has treated Lewis since 2009. Dr. Mahmood’s medical opinion noted that Lewis could sit
for up to two hours and stand/walk for three hours in a normal competitive work
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environment. He further opined that she can rarely lift ten pounds, that her condition
impairs her ability to keep her neck in a constant position, that she cannot push/pull, can
tolerate only low stress work, and would need to be absent from work three times per
month. Dr. Mahmood further stated that the diagnosis and prognosis of Lewis’ pain is
unknown, that she reports her pain as ten out of ten, and that she is not a malingerer. Dr.
Mahmood also noted that she was taking medications that included Lidoderm Patches,
Fentanyl Patches, and Oxycodone. 2
Evidence from Lewis’ treating rheumatologist, Dr. Ashok Jacob, is also in the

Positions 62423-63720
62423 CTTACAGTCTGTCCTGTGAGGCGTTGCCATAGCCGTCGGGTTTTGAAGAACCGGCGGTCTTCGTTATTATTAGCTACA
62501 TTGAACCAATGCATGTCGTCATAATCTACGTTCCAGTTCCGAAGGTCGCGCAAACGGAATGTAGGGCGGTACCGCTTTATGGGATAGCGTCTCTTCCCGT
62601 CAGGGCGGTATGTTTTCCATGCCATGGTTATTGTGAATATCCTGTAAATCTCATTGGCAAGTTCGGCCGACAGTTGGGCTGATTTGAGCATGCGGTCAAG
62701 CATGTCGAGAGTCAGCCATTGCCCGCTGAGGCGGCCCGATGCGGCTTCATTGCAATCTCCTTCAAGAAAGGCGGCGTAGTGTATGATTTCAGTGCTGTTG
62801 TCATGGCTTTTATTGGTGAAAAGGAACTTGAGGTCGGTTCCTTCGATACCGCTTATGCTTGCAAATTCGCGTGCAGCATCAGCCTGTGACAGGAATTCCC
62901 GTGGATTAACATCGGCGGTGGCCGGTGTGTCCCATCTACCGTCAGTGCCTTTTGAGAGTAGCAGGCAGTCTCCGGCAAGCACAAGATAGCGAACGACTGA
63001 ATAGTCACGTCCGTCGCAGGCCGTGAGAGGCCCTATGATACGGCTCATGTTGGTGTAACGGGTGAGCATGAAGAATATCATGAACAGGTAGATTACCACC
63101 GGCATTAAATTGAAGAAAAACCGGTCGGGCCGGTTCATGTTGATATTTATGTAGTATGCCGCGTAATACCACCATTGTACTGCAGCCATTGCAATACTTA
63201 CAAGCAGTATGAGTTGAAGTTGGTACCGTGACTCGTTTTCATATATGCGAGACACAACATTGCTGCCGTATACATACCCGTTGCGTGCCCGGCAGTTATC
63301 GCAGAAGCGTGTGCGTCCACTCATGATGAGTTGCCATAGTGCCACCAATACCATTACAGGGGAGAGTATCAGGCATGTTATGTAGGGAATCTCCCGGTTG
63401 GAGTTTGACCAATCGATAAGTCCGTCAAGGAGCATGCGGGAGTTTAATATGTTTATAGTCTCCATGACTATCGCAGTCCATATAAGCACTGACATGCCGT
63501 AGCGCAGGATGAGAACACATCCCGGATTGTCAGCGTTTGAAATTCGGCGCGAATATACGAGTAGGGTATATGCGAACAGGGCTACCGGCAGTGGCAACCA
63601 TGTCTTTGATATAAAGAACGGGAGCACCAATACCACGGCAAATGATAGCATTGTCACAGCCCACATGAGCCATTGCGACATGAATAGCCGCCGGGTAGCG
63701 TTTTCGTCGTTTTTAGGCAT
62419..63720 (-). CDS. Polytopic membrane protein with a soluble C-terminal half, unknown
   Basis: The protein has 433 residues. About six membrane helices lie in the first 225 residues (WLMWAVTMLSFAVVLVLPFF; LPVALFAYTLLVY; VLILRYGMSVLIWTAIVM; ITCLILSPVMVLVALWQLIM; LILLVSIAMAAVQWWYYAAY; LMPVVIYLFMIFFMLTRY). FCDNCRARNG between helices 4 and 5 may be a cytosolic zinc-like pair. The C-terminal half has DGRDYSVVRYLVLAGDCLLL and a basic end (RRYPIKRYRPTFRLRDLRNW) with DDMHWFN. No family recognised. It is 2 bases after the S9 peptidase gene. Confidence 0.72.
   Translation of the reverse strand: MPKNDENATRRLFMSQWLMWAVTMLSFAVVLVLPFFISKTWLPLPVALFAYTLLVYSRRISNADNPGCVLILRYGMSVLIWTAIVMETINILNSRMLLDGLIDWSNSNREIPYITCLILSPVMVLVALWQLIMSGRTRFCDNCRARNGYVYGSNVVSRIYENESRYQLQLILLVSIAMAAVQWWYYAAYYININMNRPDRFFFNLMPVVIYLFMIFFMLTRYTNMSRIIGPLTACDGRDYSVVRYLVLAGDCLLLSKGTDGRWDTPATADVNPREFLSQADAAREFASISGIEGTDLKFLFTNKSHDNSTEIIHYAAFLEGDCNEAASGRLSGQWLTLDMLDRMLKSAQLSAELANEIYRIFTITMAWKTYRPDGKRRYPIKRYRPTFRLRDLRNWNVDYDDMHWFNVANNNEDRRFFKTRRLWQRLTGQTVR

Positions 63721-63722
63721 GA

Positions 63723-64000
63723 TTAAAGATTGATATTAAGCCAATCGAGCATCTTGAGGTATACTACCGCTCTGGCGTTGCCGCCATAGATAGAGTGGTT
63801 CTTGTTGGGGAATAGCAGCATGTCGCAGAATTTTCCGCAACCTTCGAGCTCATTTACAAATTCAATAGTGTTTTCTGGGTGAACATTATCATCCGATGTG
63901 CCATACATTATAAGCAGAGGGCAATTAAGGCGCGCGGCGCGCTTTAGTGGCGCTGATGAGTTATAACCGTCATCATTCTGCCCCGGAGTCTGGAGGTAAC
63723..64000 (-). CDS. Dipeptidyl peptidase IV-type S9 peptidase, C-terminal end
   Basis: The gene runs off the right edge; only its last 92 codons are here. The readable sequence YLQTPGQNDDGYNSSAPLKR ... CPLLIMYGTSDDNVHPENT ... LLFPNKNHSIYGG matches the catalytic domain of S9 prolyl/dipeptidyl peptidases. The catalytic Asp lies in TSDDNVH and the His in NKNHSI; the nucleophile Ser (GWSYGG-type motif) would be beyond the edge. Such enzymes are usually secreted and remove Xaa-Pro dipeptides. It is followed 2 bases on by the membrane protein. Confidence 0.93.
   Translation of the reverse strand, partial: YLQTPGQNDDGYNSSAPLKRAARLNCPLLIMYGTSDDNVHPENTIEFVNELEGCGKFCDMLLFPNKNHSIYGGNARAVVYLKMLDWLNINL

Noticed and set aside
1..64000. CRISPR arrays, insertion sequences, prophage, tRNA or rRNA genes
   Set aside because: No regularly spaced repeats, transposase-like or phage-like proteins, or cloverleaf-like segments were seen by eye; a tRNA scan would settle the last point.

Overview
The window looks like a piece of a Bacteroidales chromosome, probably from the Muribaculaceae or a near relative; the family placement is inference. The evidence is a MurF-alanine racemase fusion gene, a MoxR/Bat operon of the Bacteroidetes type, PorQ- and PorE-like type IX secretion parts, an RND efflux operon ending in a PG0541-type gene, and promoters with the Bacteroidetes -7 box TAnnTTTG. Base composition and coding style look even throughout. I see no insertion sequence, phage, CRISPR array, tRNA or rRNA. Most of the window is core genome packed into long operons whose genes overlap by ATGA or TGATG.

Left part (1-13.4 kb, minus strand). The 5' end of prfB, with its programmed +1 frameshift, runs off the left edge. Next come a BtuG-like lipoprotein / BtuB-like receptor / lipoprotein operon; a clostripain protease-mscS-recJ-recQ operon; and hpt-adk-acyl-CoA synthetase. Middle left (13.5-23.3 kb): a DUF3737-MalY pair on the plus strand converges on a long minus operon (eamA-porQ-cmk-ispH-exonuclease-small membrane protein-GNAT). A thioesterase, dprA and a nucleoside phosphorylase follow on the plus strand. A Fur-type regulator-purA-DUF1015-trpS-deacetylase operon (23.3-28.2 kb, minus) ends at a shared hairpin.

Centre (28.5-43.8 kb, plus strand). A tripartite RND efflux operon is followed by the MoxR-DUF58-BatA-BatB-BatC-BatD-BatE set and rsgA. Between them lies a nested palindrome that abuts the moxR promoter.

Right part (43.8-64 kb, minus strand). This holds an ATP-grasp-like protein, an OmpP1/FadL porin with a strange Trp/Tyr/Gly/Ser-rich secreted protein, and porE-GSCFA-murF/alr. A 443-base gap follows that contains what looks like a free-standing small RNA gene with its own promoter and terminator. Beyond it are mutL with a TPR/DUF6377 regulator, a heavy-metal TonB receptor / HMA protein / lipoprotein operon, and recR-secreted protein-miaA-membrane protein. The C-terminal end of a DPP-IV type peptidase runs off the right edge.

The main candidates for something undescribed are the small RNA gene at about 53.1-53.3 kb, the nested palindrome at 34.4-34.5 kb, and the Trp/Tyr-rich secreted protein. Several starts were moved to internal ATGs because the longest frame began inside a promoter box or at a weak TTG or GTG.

administrative record. Dr. Jacob noted Lewis has bilateral arthritis in her hands, wrists,
and shoulders; pericarditis; pleuritic, hemolytic anemia/leukopenia; and systemic lupus.
He noted she can sit for two hours and stand/walk for up to one hour in a competitive work
environment, and she can occasionally lift or carry up to five pounds, but she experiences
constant pain that interferes with her attention and concentration. He further stated that
she is incapable of performing even low stress jobs, as “stress increases frequency of
flares.” A.R. 924. Dr. Jacob noted Lewis would need to be absent from work more than
three times per month, but is not a malingerer, and she “will experience severe pain,
swelling, stiffness and fatigue throughout her body making daily functions very difficult
for the rest of her lifetime.” A.R. 925.
Lewis also underwent numerous tests including X-Rays, MRIs, EMGs in an
attempt to identify the cause of her pain. Although these diagnostic procedures did not
conclusively establish the cause of her upper extremity pain, none of those tests proved to
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Lewis underwent additional examinations with State agency medical and
psychological consultants, who concluded that she was limited to light work activity with
postural, manipulative, environmental, and mental restrictions.